Commercial real estate loans: banks are confined to restructuring

Budapest, 19 May 2011 -The Magyar Nemzeti Bank has published the results of its latest lending survey based on banks’ responses. The survey conducted in April 2011 found that the credit conditions to the corporate sector had been tightened further, and looking forward no turnaround was expected. However, compared with the previous survey, reduced ability to lend, rather than risk appetite, was cited by banks contributing to tightening. The survey also found that although 18 per cent of outstanding commercial real estate loans had already been restructured by the end of 2011 Q1, a new wave of restructuring was expected, given the pressure on banks.

The Magyar Nemzeti Bank launched its questionnaire-based survey in the spring of 2003. The survey, conducted on a quarterly basis, gathers information on Hungarian commercial banks’ lending practices. It aims to present banks’ assessments regarding domestic market credit conditions. The latest survey is based on the questionnaires completed by banks in April 2011: it reflects their responses to backward-looking questions relating to 2011 Q1 and their expectations for 2011 Q2–Q3.

Banks reported that they had tightened credit conditions to the corporate sector further since the February 2011 survey, and the tightening was expected to continue over the next six months. Overall, two developments determine the credit supply of the banking sector. On the one hand, some major market participants deleverage, in other words, decrease their supply in the corporate segment. On the other hand, most banks would be willing to increase lending, but without easing the current credit conditions. Banks cited tightened and more costly access to external foreign currency funding and weak ability to accumulate and attract capital stemming from low profitability as the main factors contributing to tightening.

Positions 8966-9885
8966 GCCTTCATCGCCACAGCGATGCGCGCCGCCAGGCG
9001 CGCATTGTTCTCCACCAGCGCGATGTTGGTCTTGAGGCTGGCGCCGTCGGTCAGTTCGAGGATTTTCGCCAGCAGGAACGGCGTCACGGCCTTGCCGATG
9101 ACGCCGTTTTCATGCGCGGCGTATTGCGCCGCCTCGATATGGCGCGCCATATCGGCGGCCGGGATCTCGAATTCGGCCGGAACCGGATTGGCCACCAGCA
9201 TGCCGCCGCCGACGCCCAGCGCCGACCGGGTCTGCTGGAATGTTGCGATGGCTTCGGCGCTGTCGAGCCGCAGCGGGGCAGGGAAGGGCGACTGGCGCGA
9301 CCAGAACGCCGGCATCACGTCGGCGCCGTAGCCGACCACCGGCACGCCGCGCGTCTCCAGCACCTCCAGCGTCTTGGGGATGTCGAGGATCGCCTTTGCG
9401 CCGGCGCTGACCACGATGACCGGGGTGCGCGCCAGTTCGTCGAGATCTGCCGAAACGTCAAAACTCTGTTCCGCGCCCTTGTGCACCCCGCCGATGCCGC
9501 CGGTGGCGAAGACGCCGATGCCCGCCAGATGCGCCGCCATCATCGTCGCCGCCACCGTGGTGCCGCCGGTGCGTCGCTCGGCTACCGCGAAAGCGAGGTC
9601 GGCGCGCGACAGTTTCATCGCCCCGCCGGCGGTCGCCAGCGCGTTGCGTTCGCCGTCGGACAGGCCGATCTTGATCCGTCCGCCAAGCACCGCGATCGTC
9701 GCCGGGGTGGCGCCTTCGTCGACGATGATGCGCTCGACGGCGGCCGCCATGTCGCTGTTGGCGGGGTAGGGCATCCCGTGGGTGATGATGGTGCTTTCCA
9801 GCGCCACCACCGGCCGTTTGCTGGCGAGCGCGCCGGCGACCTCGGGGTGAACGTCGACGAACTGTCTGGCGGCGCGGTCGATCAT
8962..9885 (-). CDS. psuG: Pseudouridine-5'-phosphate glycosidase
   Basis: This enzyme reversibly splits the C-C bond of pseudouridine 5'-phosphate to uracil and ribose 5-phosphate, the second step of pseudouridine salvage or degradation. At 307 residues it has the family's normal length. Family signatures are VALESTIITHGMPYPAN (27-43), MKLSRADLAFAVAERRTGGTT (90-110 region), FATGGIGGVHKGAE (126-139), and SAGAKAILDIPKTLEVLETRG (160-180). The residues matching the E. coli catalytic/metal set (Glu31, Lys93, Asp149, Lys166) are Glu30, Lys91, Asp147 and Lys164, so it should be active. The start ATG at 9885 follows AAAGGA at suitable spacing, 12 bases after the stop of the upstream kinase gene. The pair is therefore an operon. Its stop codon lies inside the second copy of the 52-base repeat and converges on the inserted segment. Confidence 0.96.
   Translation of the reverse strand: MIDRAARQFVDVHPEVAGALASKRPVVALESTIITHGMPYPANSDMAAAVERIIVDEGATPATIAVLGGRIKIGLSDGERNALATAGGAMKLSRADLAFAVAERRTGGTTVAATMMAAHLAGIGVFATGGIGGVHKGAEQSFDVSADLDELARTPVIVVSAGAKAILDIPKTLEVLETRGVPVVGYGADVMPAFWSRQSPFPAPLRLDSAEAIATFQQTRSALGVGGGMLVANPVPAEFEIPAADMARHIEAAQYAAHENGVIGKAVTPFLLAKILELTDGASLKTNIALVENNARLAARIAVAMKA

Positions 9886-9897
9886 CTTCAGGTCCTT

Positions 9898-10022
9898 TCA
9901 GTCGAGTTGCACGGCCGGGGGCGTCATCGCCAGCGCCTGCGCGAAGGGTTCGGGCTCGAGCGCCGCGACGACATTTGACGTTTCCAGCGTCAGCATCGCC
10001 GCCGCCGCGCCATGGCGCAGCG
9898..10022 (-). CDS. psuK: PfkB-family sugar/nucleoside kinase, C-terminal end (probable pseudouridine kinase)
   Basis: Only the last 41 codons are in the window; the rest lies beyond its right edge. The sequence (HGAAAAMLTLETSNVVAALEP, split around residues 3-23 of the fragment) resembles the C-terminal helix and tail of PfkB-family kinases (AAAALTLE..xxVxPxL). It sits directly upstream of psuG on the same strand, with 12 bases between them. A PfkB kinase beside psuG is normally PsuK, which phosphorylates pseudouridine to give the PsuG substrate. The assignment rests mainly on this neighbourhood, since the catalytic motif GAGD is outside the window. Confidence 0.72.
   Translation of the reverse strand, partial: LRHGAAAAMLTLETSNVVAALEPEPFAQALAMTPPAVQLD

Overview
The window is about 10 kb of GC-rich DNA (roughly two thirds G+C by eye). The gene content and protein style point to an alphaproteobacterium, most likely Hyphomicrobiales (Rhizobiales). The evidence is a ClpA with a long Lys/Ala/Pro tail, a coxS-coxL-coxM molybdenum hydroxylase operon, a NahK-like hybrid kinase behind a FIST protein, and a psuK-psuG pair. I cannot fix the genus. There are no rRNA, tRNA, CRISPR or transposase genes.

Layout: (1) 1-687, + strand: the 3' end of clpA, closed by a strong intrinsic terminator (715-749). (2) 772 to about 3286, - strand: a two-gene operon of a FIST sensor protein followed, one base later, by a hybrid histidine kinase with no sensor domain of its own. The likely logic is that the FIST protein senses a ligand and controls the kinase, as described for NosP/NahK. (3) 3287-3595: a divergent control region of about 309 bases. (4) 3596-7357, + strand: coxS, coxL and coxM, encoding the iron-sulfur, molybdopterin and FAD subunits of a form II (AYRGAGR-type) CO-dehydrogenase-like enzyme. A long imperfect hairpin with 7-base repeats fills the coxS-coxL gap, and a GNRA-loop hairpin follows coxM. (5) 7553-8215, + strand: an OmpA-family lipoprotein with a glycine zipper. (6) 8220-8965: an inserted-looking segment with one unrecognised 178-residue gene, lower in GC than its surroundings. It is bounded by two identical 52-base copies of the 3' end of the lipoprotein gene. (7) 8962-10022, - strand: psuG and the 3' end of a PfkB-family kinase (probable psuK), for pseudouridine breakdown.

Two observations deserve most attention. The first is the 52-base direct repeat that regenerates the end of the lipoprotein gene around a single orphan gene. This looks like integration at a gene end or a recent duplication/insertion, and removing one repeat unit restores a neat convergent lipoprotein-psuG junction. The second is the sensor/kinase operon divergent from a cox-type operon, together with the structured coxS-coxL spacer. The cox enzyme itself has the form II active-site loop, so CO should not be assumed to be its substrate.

Credit conditions on housing loans remained broadly unchanged, and banks did not expect any major shift over the next six months. Net 18 per cent of banks reported that they had tightened conditions on consumer credit in 2011 Q1, while net 7 per cent expected to ease conditions over the next six months. Based on banks’ responses it can be stated that they would increase the availability of credit, but without easing credit conditions to the household sector.

The ratio of restructured mortgage loans to total mortgage loans had increased by around one percentage point. As a result, 10.4 per cent of outstanding mortgage loans had undergone restructuring by the end of 2011 Q1. However, it is too early to draw firm conclusions about the success of restructuring, given that grace periods on about two-thirds of restructured mortgage loans with reduced debt servicing burden have not yet expired. Based on banks responses debt restructuring is prevailing in commercial real estate lending as well: banks had restructured 18 per cent of total commercial real estate loans by the end of 2011 Q1; while the ratio of restructured loans was expected by banks to reach 30 per cent of commercial real estate loans outstanding by the end of the year. However, it is important to note that, due to the weakness in the real estate market, the pursuit of active restructuring policy points to a pressure weighing on banks, which in turn increases the risk of ‘evergreening’ of commercial real estate loans.

Lending Survey